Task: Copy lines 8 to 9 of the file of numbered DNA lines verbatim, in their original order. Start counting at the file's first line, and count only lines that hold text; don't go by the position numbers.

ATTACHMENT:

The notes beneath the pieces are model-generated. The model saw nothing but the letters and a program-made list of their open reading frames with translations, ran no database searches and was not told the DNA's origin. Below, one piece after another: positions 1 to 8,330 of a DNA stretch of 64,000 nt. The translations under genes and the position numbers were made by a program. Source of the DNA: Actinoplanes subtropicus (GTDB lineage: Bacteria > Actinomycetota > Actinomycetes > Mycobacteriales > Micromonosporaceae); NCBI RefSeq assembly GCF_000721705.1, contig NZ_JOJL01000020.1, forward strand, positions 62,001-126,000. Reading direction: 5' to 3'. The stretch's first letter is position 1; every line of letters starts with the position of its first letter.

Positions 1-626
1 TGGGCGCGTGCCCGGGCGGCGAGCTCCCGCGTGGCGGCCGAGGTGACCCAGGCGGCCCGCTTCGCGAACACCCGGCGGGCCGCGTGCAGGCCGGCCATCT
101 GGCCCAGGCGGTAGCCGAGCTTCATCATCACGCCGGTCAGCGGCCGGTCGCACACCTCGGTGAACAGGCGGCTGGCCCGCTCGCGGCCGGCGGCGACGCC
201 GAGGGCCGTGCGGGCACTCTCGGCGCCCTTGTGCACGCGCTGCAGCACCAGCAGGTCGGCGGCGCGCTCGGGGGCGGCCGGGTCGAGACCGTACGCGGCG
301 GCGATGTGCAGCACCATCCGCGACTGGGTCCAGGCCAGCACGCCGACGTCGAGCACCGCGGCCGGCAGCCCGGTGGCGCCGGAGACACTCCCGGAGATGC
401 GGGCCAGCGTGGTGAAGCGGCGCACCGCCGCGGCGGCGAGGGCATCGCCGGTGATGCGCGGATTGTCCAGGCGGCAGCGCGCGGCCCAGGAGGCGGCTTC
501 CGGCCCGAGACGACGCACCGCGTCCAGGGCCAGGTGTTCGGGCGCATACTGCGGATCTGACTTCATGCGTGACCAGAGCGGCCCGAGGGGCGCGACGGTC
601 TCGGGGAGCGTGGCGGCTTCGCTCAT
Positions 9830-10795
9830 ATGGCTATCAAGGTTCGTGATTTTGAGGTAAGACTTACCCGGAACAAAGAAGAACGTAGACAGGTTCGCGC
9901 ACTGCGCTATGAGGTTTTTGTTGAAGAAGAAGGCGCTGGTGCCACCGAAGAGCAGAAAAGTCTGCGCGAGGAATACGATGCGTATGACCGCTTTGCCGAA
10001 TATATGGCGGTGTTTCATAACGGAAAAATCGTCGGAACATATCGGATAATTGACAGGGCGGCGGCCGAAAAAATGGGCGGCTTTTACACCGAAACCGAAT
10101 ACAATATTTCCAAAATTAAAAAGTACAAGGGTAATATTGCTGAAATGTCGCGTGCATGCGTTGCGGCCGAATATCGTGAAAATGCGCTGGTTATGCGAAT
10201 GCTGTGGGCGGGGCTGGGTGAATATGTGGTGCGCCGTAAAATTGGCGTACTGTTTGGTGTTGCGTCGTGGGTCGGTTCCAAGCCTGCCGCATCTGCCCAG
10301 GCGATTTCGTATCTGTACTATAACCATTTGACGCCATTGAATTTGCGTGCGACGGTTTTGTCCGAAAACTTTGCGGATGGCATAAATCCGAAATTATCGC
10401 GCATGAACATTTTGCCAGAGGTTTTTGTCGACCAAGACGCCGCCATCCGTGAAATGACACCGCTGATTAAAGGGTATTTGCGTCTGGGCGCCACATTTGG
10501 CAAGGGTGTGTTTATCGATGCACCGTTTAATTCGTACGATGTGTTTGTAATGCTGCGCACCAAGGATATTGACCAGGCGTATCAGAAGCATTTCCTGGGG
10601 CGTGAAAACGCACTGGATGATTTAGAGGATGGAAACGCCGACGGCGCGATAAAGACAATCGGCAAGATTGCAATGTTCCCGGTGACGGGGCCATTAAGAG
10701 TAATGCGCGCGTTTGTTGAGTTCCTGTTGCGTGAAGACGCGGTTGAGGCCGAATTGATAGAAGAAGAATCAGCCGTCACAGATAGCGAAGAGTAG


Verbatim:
501 CGGCCCGAGACGACGCACCGCGTCCAGGGCCAGGTGTTCGGGCGCATACTGCGGATCTGACTTCATGCGTGACCAGAGCGGCCCGAGGGGCGCGACGGTC
601 TCGGGGAGCGTGGCGGCTTCGCTCAT